The usual advice of the experts, though, is to put your metal stuff some distance away from you in any of the situations - trekking poles, golf clubs, ice ax, pitons/chocks/Friends, metal pack frames, pots and pans, ... Read the NOAA website and Mountaineering: Freedom of the Hills about how to position yourself if caught out (squat, all points of your body that touch the ground as close together as possible, stay out of caves and out from under rock overhangs, stay well away from isolated trees, etc etc etc). Keep in mind ground currents and "splatter". And, yes, there is such a thing as a "bolt from the blue" - a number of people have died from this in the area of the Front Range in Colorado, most notably a few years ago a group of golfers who had blue skies above - the originating cloud apparently was about 5-6 miles away somewhat out of view behind the first range of hills.

7:39 p.m. on June 26, 2008 (EDT)
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One thing I have learned to do is keep an eye on the sky.
More importantly, my barometer. Falling barometric pressure indicates foul weather approaching.
The rate at which pressure drops will tell you how fast a storm is approaching.
Drops of .02 to .03 inches per hour indicates slower moving weather systems, while drops of .05 to .06 inches per hour indicates faster systems.
Low readings under 29.50 inches suggests a strong thunderstorm.
Having some advance warning makes me feel a lot better, some of the areas I go to have deep river gorges and my view of the sky can be fairly obscured at times.
Pressure drops with altitude gains, but it is the two or three hour trend that is most important. There is a formula for converting readings taken at different altitudes to compensate for the difference.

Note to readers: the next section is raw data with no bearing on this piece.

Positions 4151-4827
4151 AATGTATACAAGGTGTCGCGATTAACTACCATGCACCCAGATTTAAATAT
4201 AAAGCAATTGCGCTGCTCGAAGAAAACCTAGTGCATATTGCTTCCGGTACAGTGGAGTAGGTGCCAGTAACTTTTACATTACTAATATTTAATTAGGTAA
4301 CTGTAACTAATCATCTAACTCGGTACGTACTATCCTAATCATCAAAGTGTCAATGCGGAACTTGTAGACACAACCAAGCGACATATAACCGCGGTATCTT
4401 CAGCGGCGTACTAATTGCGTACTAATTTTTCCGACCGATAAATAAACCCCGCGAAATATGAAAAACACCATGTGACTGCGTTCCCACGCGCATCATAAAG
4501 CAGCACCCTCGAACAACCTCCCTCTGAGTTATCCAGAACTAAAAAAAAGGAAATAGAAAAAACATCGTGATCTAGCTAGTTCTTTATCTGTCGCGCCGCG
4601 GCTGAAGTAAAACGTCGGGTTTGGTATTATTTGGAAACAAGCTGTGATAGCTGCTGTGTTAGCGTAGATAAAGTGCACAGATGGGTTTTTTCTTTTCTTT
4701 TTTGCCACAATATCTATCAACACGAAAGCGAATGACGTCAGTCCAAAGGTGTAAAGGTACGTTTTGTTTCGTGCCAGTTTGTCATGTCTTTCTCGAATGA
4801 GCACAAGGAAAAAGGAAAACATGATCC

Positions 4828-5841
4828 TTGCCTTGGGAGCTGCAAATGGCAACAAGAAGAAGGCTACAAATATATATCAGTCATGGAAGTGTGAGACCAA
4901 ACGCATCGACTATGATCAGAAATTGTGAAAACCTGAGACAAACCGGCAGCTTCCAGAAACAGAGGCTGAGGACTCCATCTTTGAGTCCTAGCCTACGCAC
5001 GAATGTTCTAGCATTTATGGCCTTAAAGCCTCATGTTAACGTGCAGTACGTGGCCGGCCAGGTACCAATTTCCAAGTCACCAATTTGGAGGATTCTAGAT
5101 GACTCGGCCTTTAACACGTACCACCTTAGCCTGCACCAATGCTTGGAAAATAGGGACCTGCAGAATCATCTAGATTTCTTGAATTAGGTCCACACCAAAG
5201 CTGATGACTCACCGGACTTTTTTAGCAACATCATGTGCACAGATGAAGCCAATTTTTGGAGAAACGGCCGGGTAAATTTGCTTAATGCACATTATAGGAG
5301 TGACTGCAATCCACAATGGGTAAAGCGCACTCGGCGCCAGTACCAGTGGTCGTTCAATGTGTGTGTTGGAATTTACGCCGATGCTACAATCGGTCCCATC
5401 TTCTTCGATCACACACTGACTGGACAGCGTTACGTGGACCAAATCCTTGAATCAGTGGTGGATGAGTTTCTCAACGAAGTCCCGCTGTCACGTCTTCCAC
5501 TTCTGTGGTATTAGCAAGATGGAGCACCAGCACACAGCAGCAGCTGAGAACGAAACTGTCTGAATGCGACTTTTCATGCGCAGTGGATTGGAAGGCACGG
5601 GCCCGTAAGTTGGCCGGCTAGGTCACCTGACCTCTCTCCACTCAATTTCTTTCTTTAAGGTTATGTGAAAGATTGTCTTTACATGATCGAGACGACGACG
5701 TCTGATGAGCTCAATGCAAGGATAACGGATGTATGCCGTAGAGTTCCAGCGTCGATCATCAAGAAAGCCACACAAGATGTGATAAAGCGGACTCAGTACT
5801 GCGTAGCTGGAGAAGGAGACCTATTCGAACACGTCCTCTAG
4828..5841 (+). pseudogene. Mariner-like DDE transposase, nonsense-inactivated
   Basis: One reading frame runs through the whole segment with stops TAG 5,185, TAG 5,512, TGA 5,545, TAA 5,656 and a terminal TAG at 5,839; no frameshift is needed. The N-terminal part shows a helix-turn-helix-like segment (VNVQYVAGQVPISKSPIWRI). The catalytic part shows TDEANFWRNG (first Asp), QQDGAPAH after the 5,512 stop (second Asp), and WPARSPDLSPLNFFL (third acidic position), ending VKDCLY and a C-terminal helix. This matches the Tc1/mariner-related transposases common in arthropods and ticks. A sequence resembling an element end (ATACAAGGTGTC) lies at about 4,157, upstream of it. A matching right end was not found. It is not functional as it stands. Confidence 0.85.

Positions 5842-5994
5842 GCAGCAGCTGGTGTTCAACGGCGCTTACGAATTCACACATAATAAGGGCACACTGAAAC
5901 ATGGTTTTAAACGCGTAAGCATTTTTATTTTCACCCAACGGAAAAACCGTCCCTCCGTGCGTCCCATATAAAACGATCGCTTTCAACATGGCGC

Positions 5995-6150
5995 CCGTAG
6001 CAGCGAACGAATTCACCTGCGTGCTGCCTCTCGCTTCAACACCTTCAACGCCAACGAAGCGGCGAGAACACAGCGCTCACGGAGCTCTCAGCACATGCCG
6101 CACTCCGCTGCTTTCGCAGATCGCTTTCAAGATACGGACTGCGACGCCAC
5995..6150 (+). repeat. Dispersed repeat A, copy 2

Unfortunately I can't remember what it is, HA-HA!

8:39 p.m. on June 26, 2008 (EDT)
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Barometric pressure decreases by 1 inHg per 1000ft. I have a pretty good understanding of weather as my ob deals with it every day. I fly planes when I am not defying the A/C to be outside.

8:42 p.m. on June 26, 2008 (EDT)
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trouthunter, you just read the number on the contour line you are standing on for the altitude, then plug it into your electronic barometer.

Oh, wait, they stopped painting the contour lines on the ground because of funding cutbacks.

Actually, that's what the map is for (or GPSR). Assuming you know, as you should, where you are on the map, read off the altitude of the lake, trail junction, or peak where you are standing, enter that in your pocket or wrist altimeter, then read the barometric pressure (and write it in your notebook, next to when you got to the location - you do keep track of where you are, don't you? No, not you, trouthunter, I know you do. I mean the generic "you").

The rule of thumb is that the pressure drops at 1 inch of mercury for every 1000 ft of altitude gain. That is a fairly rough rule, though, since it would tell you that the half-pressure point in the atmosphere is at roughly 15,000 ft, where it is actually around 18,000 ft. So keep track on the map of where you are, get your altitude from that, and set your barometer. Or use the GPS-derived altitude. (Watch out, though - a number of the Garmin GPSRs display only the barometric altitude, which you have to recalibrate frequently. It is possible to see the GPS-derived altitude, but it requires lots of extra steps.)

9:34 p.m. on June 26, 2008 (EDT)
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Thanks Bill S.
Those are some of the skills that I need to work on. It is one thing to read it in a book and understand what you read, but prove difficult to perform if it is not second hand nature. Especially when you are tired or do not have someone else to double check you.
I was taught a mathematical formula for that, but realized I had forgotten it, while I was posting. The way you described seems more practical for what we do.
I have a very basic Garmin E-Trex, and really have used nothing else with which to compare it to.
I do have a Suunto Vector and A Suunto sighting compass.
I'm pretty sure I don't use any of it to it's full potential.

Funding cut backs here are so bad they give you your own can of paint to mark the trail with. That way you are never lost!